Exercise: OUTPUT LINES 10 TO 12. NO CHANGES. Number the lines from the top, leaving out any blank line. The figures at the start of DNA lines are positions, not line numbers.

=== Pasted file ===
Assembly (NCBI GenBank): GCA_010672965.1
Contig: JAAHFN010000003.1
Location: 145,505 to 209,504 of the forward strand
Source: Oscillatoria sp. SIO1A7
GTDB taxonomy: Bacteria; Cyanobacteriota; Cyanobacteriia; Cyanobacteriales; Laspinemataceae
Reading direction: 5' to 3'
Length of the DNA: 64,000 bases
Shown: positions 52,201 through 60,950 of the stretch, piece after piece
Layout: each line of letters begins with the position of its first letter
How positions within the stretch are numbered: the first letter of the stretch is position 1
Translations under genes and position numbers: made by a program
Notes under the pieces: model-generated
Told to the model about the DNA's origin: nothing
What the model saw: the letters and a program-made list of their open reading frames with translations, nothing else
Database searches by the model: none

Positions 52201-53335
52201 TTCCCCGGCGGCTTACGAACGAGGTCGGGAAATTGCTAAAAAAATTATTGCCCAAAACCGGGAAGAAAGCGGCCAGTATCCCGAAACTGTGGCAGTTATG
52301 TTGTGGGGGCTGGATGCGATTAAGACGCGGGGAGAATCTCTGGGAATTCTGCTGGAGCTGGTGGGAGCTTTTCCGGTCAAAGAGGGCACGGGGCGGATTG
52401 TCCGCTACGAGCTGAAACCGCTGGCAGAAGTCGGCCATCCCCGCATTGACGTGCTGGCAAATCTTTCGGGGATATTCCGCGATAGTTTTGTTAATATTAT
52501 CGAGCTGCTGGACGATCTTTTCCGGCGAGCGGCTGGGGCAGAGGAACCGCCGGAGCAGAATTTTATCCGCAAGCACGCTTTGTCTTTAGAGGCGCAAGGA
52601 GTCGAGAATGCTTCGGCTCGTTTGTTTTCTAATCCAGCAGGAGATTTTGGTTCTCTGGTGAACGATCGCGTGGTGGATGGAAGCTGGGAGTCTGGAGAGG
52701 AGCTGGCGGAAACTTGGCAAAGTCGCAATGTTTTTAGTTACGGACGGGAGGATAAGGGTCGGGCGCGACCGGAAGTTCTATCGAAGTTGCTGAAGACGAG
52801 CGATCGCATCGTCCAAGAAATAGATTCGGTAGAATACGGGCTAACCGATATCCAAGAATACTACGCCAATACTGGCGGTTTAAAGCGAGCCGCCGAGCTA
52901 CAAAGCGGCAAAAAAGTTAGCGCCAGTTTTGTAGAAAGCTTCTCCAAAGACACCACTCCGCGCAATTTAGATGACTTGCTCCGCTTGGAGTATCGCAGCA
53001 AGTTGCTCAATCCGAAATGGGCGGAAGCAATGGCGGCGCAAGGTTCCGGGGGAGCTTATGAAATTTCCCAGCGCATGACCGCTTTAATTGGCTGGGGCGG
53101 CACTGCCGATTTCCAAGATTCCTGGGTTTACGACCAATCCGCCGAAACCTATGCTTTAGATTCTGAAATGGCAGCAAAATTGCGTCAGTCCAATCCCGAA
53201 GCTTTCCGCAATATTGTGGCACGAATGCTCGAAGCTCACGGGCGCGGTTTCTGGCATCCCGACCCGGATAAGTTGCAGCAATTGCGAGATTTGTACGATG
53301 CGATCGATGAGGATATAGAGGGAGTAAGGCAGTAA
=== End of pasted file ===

How positions within the stretch are numbered: the first letter of the stretch is position 1
Translations under genes and position numbers: made by a program
Notes under the pieces: model-generated